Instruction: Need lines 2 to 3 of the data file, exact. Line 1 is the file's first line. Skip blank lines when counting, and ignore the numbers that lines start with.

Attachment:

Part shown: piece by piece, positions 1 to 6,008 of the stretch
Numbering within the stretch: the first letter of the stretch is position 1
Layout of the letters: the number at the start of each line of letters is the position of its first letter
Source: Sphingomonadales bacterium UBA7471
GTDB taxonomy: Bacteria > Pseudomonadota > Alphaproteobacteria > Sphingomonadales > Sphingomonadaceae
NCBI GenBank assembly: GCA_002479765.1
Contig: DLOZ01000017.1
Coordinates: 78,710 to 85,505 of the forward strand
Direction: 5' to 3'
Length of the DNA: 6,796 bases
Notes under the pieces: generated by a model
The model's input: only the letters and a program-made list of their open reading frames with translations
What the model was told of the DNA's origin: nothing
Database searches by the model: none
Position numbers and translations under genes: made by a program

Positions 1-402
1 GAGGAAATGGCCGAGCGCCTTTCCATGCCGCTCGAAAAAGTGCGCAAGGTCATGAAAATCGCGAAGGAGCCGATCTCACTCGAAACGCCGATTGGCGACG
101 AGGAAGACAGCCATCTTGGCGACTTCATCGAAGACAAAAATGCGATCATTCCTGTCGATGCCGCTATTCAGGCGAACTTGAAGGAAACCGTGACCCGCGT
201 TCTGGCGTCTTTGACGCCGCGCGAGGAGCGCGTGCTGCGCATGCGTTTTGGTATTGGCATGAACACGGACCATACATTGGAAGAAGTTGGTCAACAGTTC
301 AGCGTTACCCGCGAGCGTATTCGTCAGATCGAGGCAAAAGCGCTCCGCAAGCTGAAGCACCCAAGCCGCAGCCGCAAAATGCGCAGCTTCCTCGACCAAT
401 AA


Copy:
Numbering within the stretch: the first letter of the stretch is position 1
Layout of the letters: the number at the start of each line of letters is the position of its first letter